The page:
WINDHOEK– The theme “Water and Sustainable Development” is of particular importance to Namibia as the country strives towards Vision 2030.
Namibia as a semi-arid country with limited and unevenly distributed water resources is faced with a challenge to ensure water security for social and economic development in doings so the country needs to ensure that national development does not compromise the environmental sustainability. This year’s rainfall confirms the country’s unpredictable rainfall pattern. So far the country has received below normal average rainfall compared to other years during the same period. Low rainfall means reduced available water and requires that water resources are used and managed efficiently. The belief “Water is Life”, can never be emphasised enough. As a life sustaining basic human right, water is used for drinking, food preparation and personal hygiene. Water shapes our lives. Water moves our economies. Water sustains our environment. Without water life would be impossible.
In 1992, the United Nations General Assembly recognised the increasing pressure on freshwater due to increasing demand and threat from pollution, coupled with the effects of climate change and climate variability by declaring March 22 as World Water Day.
World Water Day is celebrated annually to focus the world’s attention on the role freshwater plays in the development of humankind and remind the public of the increasing pressure exerted on the vulnerable and limited freshwater resources. World Water Day 2015 is celebrated under the theme ‘Water and Sustainable Development’. The year 2015 provides an important opportunity to consolidate and build upon the previous World Water Days to highlight water’s role in the sustainable development agenda. In addition, 2015 also marks 23 years after the Rio Summit on Sustainable Development in 1992, and the end of the International Decade (2005-2015) for Action ‘Water for Life’.
Water is a fundamental contributor to any country’s development and prospects. Sustainable Development means present development does not impede on the ability of the future generations to meet their needs. Namibia’s economy, like in many developing nations, is highly dependent on its natural resources for its main productive activities such as mining, agriculture, fishing and tourism.
The theme Water and Sustainable Development’ links well with the World Wetland Day 2015 theme, which is Wetlands for our Future. World Wetlands Day is celebrated each year on February 2. Without sustainable water development, the future of wetlands looks brink and without efficient and proper management of wetlands, water resources will be compromised both in quality and quantity.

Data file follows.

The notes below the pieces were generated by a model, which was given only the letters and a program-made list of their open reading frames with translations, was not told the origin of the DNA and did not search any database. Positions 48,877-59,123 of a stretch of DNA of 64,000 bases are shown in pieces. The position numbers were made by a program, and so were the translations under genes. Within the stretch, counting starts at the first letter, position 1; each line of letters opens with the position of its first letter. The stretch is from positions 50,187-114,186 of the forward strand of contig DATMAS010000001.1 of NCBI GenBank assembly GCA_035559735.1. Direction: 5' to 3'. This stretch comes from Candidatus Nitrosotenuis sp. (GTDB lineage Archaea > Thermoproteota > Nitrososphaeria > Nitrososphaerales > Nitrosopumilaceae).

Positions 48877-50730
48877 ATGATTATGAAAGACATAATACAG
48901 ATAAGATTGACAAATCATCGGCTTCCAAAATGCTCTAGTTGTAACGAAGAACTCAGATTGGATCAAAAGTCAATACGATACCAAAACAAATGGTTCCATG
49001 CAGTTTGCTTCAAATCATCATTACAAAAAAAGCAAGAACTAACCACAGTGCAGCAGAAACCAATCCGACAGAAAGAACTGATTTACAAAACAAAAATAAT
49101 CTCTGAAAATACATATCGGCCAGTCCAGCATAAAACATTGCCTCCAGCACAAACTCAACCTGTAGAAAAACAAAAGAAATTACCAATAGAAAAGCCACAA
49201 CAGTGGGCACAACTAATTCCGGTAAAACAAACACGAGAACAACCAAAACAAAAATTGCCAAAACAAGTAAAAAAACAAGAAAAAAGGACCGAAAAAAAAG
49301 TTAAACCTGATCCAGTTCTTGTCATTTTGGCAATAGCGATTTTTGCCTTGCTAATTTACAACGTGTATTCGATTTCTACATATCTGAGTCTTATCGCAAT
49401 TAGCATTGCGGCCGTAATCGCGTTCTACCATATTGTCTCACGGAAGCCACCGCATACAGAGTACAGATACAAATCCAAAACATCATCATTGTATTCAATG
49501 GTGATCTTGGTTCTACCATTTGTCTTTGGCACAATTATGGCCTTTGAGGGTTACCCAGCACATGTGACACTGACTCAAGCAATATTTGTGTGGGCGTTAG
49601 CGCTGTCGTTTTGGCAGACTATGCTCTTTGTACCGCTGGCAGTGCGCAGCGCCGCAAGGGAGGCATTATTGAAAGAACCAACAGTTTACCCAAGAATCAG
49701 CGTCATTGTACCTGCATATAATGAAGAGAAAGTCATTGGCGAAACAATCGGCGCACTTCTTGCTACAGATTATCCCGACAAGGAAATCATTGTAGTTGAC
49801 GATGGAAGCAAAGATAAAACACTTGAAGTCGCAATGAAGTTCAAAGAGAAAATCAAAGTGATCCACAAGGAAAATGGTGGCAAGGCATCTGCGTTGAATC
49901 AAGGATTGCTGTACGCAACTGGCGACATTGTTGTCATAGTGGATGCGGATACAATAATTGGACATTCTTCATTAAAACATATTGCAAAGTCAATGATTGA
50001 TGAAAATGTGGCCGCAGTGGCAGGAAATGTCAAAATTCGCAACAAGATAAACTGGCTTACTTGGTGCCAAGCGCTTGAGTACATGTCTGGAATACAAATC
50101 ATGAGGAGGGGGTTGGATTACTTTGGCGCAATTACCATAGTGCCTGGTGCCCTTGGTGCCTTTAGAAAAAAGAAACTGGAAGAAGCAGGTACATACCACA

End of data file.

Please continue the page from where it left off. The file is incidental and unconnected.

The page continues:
Namibia will commemorate World Water Day together with World Wetlands Day to raise public awareness on the importance of conservation, preservation and protection of wetlands, and to promote the wise use of our wetlands, to draw attention to the value and benefit of our wetlands, to enhance the understanding of peoples about wetlands and our shared responsibility as well as to draw attention to the value of water as a precious, life-giving and finite resource.
World Wetlands Day and World Water Day 2015 will be commemorated from on March 25 to 26 at Kamutjonga Inland Fisheries Institute (KIFI) in the Kavango East region. As in the past World Wetlands Day and World Water Day commemoration will focus on the youth. Activities for the commemoration will include education tours for school learners, which will include among others mini-SASS demonstration at the Popa Falls, a Wetlands Talk at Mahango Game Park and vegetation identification at Frans Dimbare Youth Centre is also planned for the 25th March 2015. The main event, taking place on March 26 with a keynote address by the Minister of Agriculture, Water and Forestry, speeches on wetlands and common vision for the Okavango River Basin resources; school competitions and presentations at Kamutjonga Inland Fisheries Institute.